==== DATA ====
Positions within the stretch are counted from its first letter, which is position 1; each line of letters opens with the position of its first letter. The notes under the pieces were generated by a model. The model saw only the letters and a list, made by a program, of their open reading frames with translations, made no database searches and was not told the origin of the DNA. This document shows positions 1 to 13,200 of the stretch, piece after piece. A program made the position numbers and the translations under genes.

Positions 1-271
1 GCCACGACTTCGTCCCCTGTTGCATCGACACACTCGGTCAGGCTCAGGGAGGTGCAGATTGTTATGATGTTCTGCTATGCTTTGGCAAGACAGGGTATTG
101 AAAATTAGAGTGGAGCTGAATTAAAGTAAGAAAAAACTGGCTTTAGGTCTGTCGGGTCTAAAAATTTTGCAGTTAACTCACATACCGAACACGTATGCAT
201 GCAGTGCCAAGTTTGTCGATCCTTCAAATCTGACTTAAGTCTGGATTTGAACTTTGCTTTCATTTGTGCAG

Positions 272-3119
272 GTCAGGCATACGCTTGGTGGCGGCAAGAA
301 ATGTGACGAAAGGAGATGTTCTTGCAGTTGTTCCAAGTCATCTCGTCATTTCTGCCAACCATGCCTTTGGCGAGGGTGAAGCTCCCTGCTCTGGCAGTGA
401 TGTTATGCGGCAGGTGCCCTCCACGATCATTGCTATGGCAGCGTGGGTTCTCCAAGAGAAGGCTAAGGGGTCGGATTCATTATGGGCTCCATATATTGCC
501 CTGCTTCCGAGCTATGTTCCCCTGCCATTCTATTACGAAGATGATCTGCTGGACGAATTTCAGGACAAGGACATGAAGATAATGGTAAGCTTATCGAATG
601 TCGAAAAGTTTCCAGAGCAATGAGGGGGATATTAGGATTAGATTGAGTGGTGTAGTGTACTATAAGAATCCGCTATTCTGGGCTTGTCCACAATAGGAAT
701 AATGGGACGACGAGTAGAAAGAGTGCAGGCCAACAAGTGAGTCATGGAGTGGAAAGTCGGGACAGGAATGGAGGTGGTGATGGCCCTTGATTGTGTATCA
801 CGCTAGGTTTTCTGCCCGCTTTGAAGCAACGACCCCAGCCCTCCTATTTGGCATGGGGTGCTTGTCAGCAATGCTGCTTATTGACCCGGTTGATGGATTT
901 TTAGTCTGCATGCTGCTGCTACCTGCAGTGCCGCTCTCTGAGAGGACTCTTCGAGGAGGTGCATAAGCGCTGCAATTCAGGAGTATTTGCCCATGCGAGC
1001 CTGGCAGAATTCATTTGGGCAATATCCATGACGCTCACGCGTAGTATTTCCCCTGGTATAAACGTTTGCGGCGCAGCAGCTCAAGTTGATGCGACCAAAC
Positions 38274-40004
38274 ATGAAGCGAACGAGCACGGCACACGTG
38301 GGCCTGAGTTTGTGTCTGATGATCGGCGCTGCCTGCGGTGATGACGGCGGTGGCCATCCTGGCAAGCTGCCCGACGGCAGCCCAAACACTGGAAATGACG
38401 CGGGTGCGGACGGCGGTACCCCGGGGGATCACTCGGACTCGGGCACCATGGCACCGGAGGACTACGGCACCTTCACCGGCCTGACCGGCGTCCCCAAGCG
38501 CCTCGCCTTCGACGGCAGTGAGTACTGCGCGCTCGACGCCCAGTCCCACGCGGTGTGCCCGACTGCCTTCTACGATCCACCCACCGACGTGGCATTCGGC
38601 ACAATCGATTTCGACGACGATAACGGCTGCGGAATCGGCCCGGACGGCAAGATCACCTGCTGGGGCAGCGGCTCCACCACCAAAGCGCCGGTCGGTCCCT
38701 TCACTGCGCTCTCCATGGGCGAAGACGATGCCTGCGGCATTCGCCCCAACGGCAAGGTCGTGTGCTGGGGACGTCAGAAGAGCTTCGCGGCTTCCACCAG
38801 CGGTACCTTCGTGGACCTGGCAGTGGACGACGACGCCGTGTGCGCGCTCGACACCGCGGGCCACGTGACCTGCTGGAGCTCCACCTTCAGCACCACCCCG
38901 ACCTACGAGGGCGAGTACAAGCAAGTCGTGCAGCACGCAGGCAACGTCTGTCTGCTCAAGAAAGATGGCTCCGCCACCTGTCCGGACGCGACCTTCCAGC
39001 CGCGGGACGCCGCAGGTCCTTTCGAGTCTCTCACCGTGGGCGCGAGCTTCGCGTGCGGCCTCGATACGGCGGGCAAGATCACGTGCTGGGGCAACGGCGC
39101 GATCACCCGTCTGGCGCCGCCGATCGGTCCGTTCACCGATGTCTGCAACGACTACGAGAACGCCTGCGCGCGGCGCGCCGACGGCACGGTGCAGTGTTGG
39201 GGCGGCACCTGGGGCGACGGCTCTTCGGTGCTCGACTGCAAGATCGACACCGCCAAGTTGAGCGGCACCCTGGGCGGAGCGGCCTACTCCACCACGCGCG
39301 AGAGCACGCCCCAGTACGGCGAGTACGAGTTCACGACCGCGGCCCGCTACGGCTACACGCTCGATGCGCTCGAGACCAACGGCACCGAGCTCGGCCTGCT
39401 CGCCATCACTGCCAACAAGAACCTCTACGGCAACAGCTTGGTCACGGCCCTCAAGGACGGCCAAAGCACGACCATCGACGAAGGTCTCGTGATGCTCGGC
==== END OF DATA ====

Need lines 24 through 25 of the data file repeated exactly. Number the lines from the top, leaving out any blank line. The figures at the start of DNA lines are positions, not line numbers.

38901 ACCTACGAGGGCGAGTACAAGCAAGTCGTGCAGCACGCAGGCAACGTCTGTCTGCTCAAGAAAGATGGCTCCGCCACCTGTCCGGACGCGACCTTCCAGC
39001 CGCGGGACGCCGCAGGTCCTTTCGAGTCTCTCACCGTGGGCGCGAGCTTCGCGTGCGGCCTCGATACGGCGGGCAAGATCACGTGCTGGGGCAACGGCGC